US4613428Jul 13, 1983Sep 23, 1986Katalistiks, Inc.Hydrocarbon cracking process
US4617175Aug 13, 1984Oct 14, 1986Standard Oil Company (Indiana)Efficient pollution control
US4622210Aug 13, 1984Nov 11, 1986Standard Oil Company (Indiana)Sulfur oxide and particulate removal system
US4642178Jan 16, 1985Feb 10, 1987Katalistiks, Inc.Process for conversion of hydrocarbons
US4650564Sep 17, 1984Mar 17, 1987Gulf Research & Development CompanyProcess for cracking high metals content feedstocks
US4692318Mar 6, 1986Sep 8, 1987Amoco CorporationProcess for simultaneously removing nitrogen oxides, sulfur oxides, and particulates
US4708785Mar 20, 1985Nov 24, 1987Ashland Oil, Inc.Carbo-metallic oil conversion
US4708786Mar 26, 1986Nov 24, 1987Union Oil Company Of CaliforniaZeoliic molecular sieve and as anitrogen scavenger a nonzeoliic molecular sieve
US4728635Apr 7, 1986Mar 1, 1988Katalistiks International Inc.Removal of sulfur oxide and nitrogen oxide
US4735705May 11, 1987Apr 5, 1988Katalistiks International Inc.Composition of matter and process useful for conversion of hydrocarbons
US4744962Jul 22, 1987May 17, 1988Shell Oil CompanyPower recovery by reduction
US4790982Apr 7, 1986Dec 13, 1988Katalistiks International, Inc.Reducing sulfur and/or nitrogen oxide emissions in hydrocarbon conversion processes
US4824815Feb 13, 1987Apr 25, 1989Exxon Research And Engineering CompanyPrevention poisoning of zeolite catalyst
US4836993Sep 27, 1983Jun 6, 1989Amoco CorporationProcess for removing sulfur oxides from a gas
US4866019Dec 28, 1987Sep 12, 1989Akzo N.V.Catalyst composition and absorbent which contain an anionic clay
US4883783Dec 31, 1987Nov 28, 1989UopCatalytic cracking
US4889615Dec 6, 1988Dec 26, 1989Mobil Oil CorporationAdditive for vanadium capture in catalytic cracking
US4904627Feb 10, 1989Feb 27, 1990UopAlkaline earth metal spinel/kaolin clays and processes for making
US4944865Sep 19, 1986Jul 31, 1990Chevron Research CompanyUsing catalyst composite containing magnesium oxide diluent
US4946581May 19, 1989Aug 7, 1990Akzo N.V.Using hydrorefining catalysts
US4952382May 19, 1989Aug 28, 1990Akzo N.V.Having a crystal structure of the pyroaurite-sjogrenite-hydrotacite, the hydrocalumite or the ettringite group and combined witha matrix; treating a flue gas from hydrocarbon conversion
US4957718Nov 24, 1987Sep 18, 1990UopWaste from regeneration zone of catalytic cracking unit, mixed metal oxides
US4963520Aug 1, 1988Oct 16, 1990UopPromote oxidation of sulfur dioxide and reduction of metal sulfates; pollution control
US4970191Apr 18, 1989Nov 13, 1990Aristech Chemical CorporationMixing acid, pseudoboehmite, and magnesium oxide or hydroxide; agitation, drying, and roasting
US4973399Dec 21, 1989Nov 27, 1990Mobil Oil CorporationCopper containing zeolite
US5037538Feb 26, 1990Aug 6, 1991Mobil Oil CorporationSegregation of reducing catalyst; no dilution or cracking catalyst; floating hollow sphere support
US5079203May 25, 1990Jan 7, 1992Board Of Trustees Operating Michigan State UniversityPolyoxometalate intercalated layered double hydroxides
US5114898Sep 28, 1990May 19, 1992Board Of Trustees Operating Michigan State UniversityLayered double hydroxide sorbents for the removal of SOx from flue gas and other gas streams
US5130012Jan 24, 1991Jul 14, 1992Mobil Oil CorporationFluidized catalytic cracking for nitrogen containing hydrocarbon feeds and catalyst regeneration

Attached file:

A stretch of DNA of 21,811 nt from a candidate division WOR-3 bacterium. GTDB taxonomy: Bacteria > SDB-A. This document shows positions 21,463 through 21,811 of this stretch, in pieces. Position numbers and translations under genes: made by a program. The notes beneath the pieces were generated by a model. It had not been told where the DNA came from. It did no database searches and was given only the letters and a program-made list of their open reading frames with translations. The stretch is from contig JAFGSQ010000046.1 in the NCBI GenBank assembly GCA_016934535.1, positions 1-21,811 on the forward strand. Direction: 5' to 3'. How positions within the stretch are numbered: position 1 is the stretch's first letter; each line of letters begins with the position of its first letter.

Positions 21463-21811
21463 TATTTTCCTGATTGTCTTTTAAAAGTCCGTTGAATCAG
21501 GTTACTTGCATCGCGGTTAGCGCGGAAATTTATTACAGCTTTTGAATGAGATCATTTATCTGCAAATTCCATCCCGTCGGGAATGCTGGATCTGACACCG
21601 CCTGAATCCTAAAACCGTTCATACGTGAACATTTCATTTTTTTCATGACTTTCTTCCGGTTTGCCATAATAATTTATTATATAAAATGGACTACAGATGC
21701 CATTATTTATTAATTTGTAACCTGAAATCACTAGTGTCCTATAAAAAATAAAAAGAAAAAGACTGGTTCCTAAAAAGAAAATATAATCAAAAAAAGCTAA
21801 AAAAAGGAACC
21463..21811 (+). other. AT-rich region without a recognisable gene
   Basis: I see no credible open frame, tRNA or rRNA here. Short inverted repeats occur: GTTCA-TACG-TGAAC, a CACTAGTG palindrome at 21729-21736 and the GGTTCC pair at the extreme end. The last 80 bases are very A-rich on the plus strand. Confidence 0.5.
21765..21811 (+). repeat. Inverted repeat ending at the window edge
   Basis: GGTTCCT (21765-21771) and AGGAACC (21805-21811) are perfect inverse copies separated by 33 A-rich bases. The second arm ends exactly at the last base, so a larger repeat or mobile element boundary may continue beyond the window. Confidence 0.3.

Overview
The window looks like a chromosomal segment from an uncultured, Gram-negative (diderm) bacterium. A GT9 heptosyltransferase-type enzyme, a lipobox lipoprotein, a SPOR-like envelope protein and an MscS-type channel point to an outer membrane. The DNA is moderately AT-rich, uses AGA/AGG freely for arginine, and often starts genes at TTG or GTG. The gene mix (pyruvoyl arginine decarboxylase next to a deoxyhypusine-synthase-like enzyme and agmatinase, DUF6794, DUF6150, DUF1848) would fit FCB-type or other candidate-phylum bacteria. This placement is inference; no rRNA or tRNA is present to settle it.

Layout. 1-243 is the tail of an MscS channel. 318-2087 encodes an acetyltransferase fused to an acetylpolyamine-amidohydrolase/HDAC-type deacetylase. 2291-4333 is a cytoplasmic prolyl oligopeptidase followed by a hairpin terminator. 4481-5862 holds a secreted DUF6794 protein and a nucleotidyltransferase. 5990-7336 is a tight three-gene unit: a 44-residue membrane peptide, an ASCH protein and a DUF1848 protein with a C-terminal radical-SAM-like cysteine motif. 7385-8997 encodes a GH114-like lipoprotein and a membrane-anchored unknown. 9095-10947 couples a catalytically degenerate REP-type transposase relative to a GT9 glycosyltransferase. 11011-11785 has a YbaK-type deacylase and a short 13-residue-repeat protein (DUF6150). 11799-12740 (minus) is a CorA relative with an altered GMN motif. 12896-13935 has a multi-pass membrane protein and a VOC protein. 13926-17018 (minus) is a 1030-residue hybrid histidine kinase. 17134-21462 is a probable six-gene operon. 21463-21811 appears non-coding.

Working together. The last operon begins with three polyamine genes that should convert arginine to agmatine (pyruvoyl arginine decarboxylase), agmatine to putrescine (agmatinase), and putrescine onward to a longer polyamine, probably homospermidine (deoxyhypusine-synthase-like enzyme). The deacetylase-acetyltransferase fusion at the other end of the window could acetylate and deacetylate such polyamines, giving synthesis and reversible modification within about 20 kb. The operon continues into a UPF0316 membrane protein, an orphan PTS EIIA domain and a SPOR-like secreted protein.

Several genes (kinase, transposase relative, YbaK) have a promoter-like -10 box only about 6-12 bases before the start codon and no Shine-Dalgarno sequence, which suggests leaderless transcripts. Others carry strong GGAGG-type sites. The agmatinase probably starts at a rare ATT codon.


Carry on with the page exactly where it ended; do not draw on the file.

US5153156Sep 27, 1991Oct 6, 1992Aristech Chemical CorporationSpray drying slurry of magnesium aluminum synthetic clay, plasticizing with diatomaceous earth, shaping, drying, and calcining
US5174890Jul 31, 1989Dec 29, 1992Union Oil Company Of CaliforniaCatalytic cracking using a metals scavenging composition
US5229091Apr 15, 1992Jul 20, 1993Mobil Oil CorporationCombusting tail gas, absorbing sulfur oxides, regenerating absorbent with reducing gas, directing off gas to Claus process to recover sulfur
Non-Patent Citations
Reference
1Cavani et al., Hydrotalcite-Type Anionic Clays: Preparation, Properties and Applications, Catalysis Today, 11 (1991), pp. 173-301.
2Corma et al., "Simultaneous Catalytic Removal of Sox and Nox with Hydrotalcite-derived Mixed Oxides Containing Copper, and their Possibilities to be Used in FCC Units," J. of Catalysts, vol. 170, pp. 140-149 (1997).
3International Search Report and Written Opinion for International Application PCT/US05/18598, mailed Aug. 16, 2007.
4Shannon et al., "Hydrotatcite-derived mixed oxides containing copper: Catalysts for the removal of Nitric Oxide," J. Chem. Soc., Faraday Trans., vol. 92, pp. 4331-4336 (1996).
5Taylor, "Crystal Structures of Some Double Hydroxide Minerals," Mineralogical Magazine, vol. 39, No. 304, pp. 377-389 (Dec. 1973).
Referenced by
Citing PatentFiling datePublication dateApplicantTitle
US8372269Oct 2, 2009Feb 12, 2013Basf CorporationHeavy metals trapping co-catalyst for FCC processes
US8623199Jul 30, 2009Jan 7, 2014Saudi Arabian Oil CompanyClay additive for reduction of sulfur in catalytically cracked gasoline
US20130131412 *Nov 18, 2011May 23, 2013Uop LlcResid catalytic cracker and catalyst for increased propylene yield
Classifications
U.S. Classification208/120.25, 208/120.35, 208/111.01, 208/108
International ClassificationC10G69/02, C10G11/18, C10G11/05, C10G11/02
Cooperative ClassificationC10G11/05, B01J29/084, C10G11/00, C10G11/18
European ClassificationC10G11/05, B01J29/08Y, C10G11/18, C10G11/00
Legal Events
DateCodeEventDescription
Aug 12, 2014ASAssignment
Free format text: CHANGE OF NAME;ASSIGNOR:INTERCAT, INC.;REEL/FRAME:033521/0765
Owner name: JOHNSON MATTHEY PROCESS TECHNOLOGIES, INC., NEW JE
Effective date: 20140331
Sep 22, 2011FPAYFee payment
Year of fee payment: 4
Dec 2, 2008CCCertificate of correction
Aug 11, 2005ASAssignment
Owner name: INTERCAT, INC., GEORGIA
Free format text: ASSIGNMENT OF ASSIGNORS INTEREST;ASSIGNOR:VIERHEILIG, ALBERT A.;REEL/FRAME:016634/0669
Effective date: 20050805